The smiles and happy greetings I receive each time I return to volunteer at the orphanage run by Sisters of Charity of Mother Teresa in Baghdad are rewarding. Quar Quar reaches out to grab me and doesn't want to let go. Amil wants the usual kisses and full attention. Heider beams from his chair.
Fans hum and help to keep the room from being too stifling in the midsummer heat. One of the Iraqi volunteers helps Ahmid hold a bottle to feed baby Rana. Today I catch the names of two of the five or six newer children at the orphanage. Haifa and Azma are sisters and both share a similar condition - smaller han normal heads and mental retardation - but with smiles that hook you in.
Haifa, the older one, walks, holding onto the chairs and tables, and comes up to meet me. She loves to clap and dance as I hold her hands and sing. Out of the corner of my eye, I see Jocqolina also swaying to the music, and other faces light up. With the gifts of new handicapped furniture, more of the children sit in chairs, so I miss playing catch and their rolling around on the huge mat. I also miss teasing 15 year-old Allah, one of the few children here who could talk. I find out that one of the US soldiers that used to visit the orphanage a year ago, arranged to take Allah to the US for therapy.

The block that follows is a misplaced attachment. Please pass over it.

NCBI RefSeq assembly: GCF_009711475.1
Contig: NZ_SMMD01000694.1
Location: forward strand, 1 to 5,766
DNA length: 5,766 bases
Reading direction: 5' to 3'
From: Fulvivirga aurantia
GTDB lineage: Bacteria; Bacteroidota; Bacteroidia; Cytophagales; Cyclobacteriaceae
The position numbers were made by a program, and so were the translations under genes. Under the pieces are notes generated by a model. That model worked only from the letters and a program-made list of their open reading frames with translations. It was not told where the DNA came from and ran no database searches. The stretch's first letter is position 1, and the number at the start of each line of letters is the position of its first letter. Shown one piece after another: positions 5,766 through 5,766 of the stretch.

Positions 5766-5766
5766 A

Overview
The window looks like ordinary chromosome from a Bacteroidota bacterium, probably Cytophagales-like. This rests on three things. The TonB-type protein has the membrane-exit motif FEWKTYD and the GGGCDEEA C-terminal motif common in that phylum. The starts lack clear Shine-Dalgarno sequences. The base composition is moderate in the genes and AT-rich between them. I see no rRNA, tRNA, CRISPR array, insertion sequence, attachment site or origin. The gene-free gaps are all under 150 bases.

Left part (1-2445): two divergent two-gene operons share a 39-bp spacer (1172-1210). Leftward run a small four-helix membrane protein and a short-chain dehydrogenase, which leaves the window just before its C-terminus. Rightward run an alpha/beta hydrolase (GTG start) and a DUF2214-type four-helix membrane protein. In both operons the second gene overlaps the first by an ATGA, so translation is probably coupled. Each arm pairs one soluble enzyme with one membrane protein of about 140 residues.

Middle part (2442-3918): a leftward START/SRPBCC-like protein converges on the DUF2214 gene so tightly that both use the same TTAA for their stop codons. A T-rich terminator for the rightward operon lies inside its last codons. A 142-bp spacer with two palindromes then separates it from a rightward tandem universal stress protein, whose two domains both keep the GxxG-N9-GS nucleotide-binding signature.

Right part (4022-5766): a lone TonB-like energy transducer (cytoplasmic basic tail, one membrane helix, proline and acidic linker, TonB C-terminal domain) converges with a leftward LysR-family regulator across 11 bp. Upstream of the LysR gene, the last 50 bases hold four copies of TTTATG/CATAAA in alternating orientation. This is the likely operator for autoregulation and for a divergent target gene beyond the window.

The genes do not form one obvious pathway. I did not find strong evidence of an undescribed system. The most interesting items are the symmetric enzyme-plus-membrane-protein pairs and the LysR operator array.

I see the biggest change with Nurah, the three-year-old girl, normal mentally but with only stubs for arms and legs. She gets up into a sitting position and then with a slight wiggle and a wobble, scoots around on the floor. At one point that morning, she wanted a toy that Haifa had, and made loud complaints in Arabic. Later I was amazed to see Nurah, laying in her large crib-bed, looking at a picture book, deftly turning the pages back and forth with the two toes on her tiny right foot.
She showed no signs of being aware of me standing there watching her, but as soon as I walked away to talk and play with other children, she called out, "Peggy," the first time I remember her voicing my name. As I left the building and started walking toward the fruit and vegetable market on my way home, I felt grateful for the love and joy I receive from these children. Each time I return to Iraq, they have grown and changed, just as each time the situation for the Iraqi people has changed.
As with the children, it is important to look beneath the appearance of things to see not just a society handicapped and stunted from years of oppressive dictatorship, sanctions and wars, or burdened by the current hardships and violence. When Iraqis open up windows into their lives and struggles, we experience their basic love and goodwill and find hope as we see them creatively move forward in spite of horrendous adversity.
Peggy is a volunteer with the Christian Peacemaker Team - an ecumenical violence-reduction programme in which teams of trained peace workers live in areas of conflict around the world. CPT has been present in Iraq since October, 2002. For more information see: www.cpt.org.